May 17, 2012

Reaching the Unreached

by d p

If you have not heard it yet, I encourage you to listen to David Platt’s sermon from the Together for the Gospel conference (audio/video). In it, he makes a passionate appeal for American Christians to do more to reach the unreached parts of the world. It is a compelling and convicting message, and one that should stir people’s desire for the gospel to go to places it has yet to penetrate.

One of the most obvious barriers to evangelism in much of the unreached world is the simple fact that no Bibles exist in the spoken language of the area. There are over 2,400 languages that do not have a translation of Scripture, and many of these language groups lack a written alphabet all together.

If you are moved by Platt’s message to reach the unreached, or convicted by sheer number of people in the world that don’t have access to the gospel in their own language, here are three responses:

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Yesterday I explained what I see as the biblical mandate that churches and Christians support the work of Bible translation in languages that still, 2000 years after the coming of Christ, do not have the Scriptures. But while the need for Bible translation is great, there are two extremes when it comes to reaching these minority people groups. Both are errors that are common with many churches and missionaries that are involved in this work, and speak to the relationship between church planting and Bible translation.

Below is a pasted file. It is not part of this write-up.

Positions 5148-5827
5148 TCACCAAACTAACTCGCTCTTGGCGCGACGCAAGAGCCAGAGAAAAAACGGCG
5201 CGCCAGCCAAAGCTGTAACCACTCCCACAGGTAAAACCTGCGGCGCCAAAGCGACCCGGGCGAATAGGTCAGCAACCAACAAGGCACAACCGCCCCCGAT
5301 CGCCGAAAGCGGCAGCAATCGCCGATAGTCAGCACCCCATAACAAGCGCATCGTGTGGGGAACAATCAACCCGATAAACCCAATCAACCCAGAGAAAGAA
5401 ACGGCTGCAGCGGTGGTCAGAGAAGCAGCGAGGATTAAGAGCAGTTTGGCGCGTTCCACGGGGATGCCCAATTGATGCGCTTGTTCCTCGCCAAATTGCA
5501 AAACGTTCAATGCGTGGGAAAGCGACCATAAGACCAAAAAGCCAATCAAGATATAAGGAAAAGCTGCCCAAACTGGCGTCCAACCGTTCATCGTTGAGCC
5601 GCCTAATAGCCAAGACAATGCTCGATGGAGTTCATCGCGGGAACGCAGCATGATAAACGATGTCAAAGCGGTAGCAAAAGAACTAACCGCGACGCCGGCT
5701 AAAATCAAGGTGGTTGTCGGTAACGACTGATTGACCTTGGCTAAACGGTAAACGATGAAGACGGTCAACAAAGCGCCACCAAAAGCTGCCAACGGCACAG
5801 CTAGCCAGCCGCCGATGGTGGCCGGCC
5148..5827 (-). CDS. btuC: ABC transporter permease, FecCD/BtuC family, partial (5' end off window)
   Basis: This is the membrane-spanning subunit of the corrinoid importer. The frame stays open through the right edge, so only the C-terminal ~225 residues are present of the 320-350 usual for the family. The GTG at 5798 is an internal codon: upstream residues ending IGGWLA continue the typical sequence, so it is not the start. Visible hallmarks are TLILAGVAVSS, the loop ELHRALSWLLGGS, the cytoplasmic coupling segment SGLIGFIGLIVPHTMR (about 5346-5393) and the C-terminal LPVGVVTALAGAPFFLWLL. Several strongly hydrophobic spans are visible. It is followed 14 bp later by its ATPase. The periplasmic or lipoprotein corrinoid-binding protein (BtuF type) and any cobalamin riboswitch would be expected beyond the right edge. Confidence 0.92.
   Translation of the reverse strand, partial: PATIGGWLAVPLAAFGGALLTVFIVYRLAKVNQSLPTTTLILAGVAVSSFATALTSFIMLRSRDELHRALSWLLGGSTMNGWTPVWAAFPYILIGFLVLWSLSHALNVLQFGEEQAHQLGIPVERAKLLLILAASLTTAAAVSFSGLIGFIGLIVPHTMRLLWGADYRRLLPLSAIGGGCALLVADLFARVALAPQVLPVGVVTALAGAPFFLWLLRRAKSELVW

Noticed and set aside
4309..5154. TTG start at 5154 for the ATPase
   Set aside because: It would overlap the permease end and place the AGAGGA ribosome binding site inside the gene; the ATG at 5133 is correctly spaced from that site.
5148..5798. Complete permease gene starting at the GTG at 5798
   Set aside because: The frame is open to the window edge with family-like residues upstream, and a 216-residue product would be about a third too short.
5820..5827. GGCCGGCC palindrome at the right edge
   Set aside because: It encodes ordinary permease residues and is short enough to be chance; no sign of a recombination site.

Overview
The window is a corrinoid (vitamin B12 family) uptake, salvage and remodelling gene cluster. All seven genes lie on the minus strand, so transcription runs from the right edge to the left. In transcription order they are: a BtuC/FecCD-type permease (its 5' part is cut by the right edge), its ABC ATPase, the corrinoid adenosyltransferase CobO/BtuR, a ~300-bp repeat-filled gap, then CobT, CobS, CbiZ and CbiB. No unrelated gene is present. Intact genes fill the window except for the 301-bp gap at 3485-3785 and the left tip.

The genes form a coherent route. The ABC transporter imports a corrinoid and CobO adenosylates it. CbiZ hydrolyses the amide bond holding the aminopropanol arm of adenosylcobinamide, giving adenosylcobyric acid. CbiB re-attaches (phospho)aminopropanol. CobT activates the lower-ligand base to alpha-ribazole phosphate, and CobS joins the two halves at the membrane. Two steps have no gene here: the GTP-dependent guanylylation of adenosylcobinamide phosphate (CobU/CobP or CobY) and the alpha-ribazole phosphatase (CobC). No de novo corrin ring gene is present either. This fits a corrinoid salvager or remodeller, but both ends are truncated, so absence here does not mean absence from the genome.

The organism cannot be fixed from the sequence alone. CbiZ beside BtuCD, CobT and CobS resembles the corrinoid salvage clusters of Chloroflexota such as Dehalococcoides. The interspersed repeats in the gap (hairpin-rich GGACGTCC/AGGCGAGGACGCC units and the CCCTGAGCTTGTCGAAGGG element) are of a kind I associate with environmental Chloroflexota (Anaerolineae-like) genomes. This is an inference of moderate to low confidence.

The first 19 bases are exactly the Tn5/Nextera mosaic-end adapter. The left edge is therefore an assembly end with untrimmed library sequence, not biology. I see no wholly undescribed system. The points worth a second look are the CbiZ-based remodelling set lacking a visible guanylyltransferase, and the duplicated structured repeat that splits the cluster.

After all, those who are active in the translation of languages have made huge sacrifices and showed intense devotion to their calling. They usually have moved to the most remote and difficult parts of the world and are obviously passionate about their task. Meanwhile, those who focus on church planting have made similar sacrifices, and have their own entrenched views on translation work. For these reasons, the entire field of Bible translation often has these two extremes:

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When people hear that I desire to spend my life translating the Bible into languages where there is no translation, I am usually met with this question: “Why don’t you just teach them English?”

This is sadly a question often asked to those who have decided to do something about the fact that in over 2,400 languages there is still no access to God’s word, and at some level it makes sense.

After all, why should American churches support Bible translation? The arguments against it are obvious; there is hardly a people group left that does not have some access to some Scripture. Many of those whose primary language has no Bible speak at least one or two other languages where the Bible has been translated. Also, most of the languages that are still left to be translated are smaller than many church congregations in the United States. And given the rapidity of language death, there may not be many generations of speakers left for these remaining languages. Shouldn’t the church focus her efforts on places with the potential of greater impact?